John W. Redelfs suggested the following as a general description of Moral

"We are people of peace. We are followers of the Christ who was and is the
Prince of Peace. But there are times when we must stand up for right and
decency, for freedom and civilization, just as Moroni rallied his people in
his day to the defense of their wives, their children, and the cause of
liberty (see Alma 48:10)."  -- President Hinckley, October General
Conference, 2001)

"And thus he was preparing to support their liberty, their lands, their
wives, and their children, and their peace, and that they might live unto
the Lord their God, and that they might maintain that which was called by
their enemies the cause of Christians." (Alma 48:10)

"Now the Nephites were taught to defend themselves against their enemies,
even to the shedding of blood if it were necessary; yea, and they were also
taught never to give an offense, yea, and never to raise the sword except
it were against an enemy, except it were to preserve their lives." (Alma

"And also, that God would make it known unto them whither they should go to
defend themselves against their enemies, and by so doing, the Lord would
deliver them; and this was the faith of Moroni, and his heart did glory in
it; not in the shedding of blood but in doing good, in preserving his
people, yea, in keeping the commandments of God, yea, and resisting
iniquity." (Alma 48:16)

John continues:

"Surely in these passages we can find some statement of belief on what is
moral action, can't we?

1) We defend ourselves even if it means shedding blood.
2) We never give offense.
3) We never fight except to preserve our lives.
4) We only fight when God commands us to fight."

George adds to the discussion:

    From the first I have used Alma 48, et al, to start the definition of a
moral war.  I think that John has, in this instance, done an admirable, but
basic and incomplete, job of defining what is needed for moral action in the
event of war.  Therefore, I would like to  add a few comments based on my
own feelings, as well as some contributions from others in this discussion.
I am using Johns comments as a beginning point of discussion, therefore what
follows is not a critique, rather an expansion.

1) We defend ourselves even if it means shedding blood.
    I must add the consideration of doing all we can to avoid killing and
destruction insofar as possible.  We can not, when given the justification
to go to war, use it as a pretense, or cause, to wield unfettered
destruction and death upon the enemy.  This is against the basic nature of
the combatants, who have the tendency and instructions to go out and do all
the damage possible to defeat the enemy.  The control, however difficult, of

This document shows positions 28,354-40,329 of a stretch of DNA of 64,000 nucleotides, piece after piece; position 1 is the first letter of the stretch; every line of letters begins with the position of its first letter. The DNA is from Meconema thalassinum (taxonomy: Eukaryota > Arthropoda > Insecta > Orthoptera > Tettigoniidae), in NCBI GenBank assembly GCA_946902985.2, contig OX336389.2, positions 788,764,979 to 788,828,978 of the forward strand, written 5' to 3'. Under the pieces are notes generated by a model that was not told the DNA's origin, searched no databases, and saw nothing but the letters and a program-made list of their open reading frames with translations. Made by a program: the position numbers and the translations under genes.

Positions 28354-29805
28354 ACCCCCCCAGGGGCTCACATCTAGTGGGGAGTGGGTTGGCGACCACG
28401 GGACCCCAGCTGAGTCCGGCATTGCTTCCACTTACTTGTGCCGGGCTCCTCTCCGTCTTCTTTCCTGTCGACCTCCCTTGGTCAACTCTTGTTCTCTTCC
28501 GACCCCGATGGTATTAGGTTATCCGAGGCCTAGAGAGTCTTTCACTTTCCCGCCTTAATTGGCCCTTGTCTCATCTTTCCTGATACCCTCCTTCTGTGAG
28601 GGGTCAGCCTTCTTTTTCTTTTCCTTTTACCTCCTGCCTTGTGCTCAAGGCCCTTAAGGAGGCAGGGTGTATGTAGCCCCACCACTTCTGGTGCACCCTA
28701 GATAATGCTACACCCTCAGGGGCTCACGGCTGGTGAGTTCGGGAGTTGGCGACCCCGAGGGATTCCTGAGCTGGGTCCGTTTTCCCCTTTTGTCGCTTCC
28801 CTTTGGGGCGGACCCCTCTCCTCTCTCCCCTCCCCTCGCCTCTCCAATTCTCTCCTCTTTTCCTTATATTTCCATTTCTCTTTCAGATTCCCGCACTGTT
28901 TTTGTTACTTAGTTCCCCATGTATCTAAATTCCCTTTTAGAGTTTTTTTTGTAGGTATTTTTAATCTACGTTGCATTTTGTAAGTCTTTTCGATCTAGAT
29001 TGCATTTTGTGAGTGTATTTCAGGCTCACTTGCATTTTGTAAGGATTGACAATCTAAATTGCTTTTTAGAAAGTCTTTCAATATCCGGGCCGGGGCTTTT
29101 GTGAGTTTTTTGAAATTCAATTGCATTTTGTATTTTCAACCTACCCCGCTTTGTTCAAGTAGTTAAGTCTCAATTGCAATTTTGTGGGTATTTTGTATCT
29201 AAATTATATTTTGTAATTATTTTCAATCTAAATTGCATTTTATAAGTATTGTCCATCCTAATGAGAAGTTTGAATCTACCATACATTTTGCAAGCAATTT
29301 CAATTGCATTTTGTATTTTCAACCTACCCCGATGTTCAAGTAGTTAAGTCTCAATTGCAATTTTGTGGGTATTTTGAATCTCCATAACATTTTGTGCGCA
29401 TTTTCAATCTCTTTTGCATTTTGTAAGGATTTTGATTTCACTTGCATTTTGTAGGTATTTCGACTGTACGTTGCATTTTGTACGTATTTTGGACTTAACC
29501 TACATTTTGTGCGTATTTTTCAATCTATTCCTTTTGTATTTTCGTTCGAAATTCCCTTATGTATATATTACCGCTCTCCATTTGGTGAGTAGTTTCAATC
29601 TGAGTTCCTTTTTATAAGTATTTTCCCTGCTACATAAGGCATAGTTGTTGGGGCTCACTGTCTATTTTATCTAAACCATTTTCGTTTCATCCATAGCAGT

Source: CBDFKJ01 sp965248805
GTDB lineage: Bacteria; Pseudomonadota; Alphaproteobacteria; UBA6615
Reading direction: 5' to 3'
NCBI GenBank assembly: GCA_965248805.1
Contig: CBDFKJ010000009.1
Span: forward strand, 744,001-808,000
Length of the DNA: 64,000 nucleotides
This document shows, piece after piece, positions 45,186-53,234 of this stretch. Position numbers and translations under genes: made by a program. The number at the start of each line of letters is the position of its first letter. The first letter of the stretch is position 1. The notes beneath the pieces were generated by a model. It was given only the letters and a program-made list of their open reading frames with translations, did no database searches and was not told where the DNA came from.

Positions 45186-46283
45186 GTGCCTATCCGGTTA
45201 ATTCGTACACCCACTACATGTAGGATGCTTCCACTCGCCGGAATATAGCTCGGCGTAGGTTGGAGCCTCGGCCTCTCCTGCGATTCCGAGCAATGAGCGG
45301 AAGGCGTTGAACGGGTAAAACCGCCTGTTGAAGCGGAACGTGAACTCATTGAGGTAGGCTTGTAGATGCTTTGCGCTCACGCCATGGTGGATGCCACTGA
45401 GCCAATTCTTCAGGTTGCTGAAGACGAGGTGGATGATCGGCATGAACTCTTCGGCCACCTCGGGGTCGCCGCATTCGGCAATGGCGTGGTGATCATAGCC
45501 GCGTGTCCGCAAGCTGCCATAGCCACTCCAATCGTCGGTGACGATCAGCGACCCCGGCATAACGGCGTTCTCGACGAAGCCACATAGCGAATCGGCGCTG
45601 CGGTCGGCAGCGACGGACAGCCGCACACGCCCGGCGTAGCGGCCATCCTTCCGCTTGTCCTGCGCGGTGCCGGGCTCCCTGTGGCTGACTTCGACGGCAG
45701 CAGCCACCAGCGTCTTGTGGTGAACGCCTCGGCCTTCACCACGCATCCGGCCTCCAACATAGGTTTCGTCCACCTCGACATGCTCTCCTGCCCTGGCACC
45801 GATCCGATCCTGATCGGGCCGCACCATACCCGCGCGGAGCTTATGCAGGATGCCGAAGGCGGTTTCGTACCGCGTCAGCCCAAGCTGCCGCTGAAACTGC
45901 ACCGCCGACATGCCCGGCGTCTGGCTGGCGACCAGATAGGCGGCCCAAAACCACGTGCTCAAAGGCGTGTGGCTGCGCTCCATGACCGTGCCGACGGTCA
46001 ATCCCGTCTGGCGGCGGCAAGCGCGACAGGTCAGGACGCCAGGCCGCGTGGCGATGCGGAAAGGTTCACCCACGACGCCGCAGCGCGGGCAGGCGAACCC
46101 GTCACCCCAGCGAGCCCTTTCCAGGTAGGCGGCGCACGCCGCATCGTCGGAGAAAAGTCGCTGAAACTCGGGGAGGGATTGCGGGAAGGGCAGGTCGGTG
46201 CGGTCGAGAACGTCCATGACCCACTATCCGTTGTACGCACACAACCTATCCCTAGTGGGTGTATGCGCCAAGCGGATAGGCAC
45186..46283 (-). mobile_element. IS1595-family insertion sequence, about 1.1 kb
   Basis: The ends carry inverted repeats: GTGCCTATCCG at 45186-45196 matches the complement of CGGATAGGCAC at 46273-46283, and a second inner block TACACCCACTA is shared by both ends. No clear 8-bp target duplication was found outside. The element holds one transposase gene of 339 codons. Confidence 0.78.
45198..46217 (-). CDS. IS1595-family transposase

such warriors is one aspect of Morality in war

2) We never give offense.
    We must also act proactively to correct the causes that might give
offense, not to the extreme of doing anything at any cost, but we must act
to prevent and correct negative conditions throughout the world.

3) We never fight except to preserve our lives.
    There is an additional consideration as we also have a obligation to
preserve principles, not just our lives.  There are principles that are
worthy to give our lives for.  We can preserve our lives by giving in to
tyrants.  This is not acceptable and is in fact immoral to do so.  The
reason we fight is as important as the way we fight.  The acquisition of
land and influence is not a principle that is acceptable as a reason to go
to war. But the preservation of Liberty and freedom is a cause for action.
    The question was asked by one, is it not possible for both sides to
fight a moral war?  No, it is not!!!  We must only fight after we have done
all we can to prevent a war.  If both sides are trying to do this, war will
not occur.  Moral action by both parties will always result in peace.  For
war to occur one or both must be acting immorally.
     We have every moral right to act in our best interests, in complying
with this 3rd consideration, and therefore to act when the other side is
preparing or taking the first steps to act against us.  Such hostile
preparations can be a cause for pre-emptive action, but only after all other
means of resolution are exhausted.

4) We only fight when God commands us to fight.
This is good, but not possible in today's world.  The best we can do is make
sure that our definition of Moral war is consistent with Gods commandments
and then do our best to comply.

5) We must treat the losers with honor and dignity, irrespective of their
prior actions.  We must do all we can to mitigate the effects of our actions
against them.  The moral victor must always look at the loser as a victim of
a terrible tragedy, even if brought upon themselves, and must do all they
can to correct the negative situation.

Other questions such as "crossing boundaries" or "international law" or
"Geneva Convention" only are applications of the basic considerations of
Moral action in the event of war.

We are a people of Peace, both as Church members and as citizens of Nations.
I believe this is especially true of the United States, but also of other
nations most of the time.  You can point out all sorts of actions that might
seem to go against the argument, but I think that MOST actions by the US fit
into the above criteria.

Would anyone disagree with this definition of Moral War?  Or would anyone
add to this list of requirements?

Now if you want the flames to fly - apply this to a real situation and we
will see how difficult it is to fight a moral war and apply each of these
rules to the conflict.


George Cobabe, CLU, ChFC
Ogden, Utah

///  ZION LIST CHARTER: Please read it at  ///
///      ///

This email was sent to:

Or send an email to: [EMAIL PROTECTED]

TOPICA - Start your own email discussion group. FREE!

Reply via email to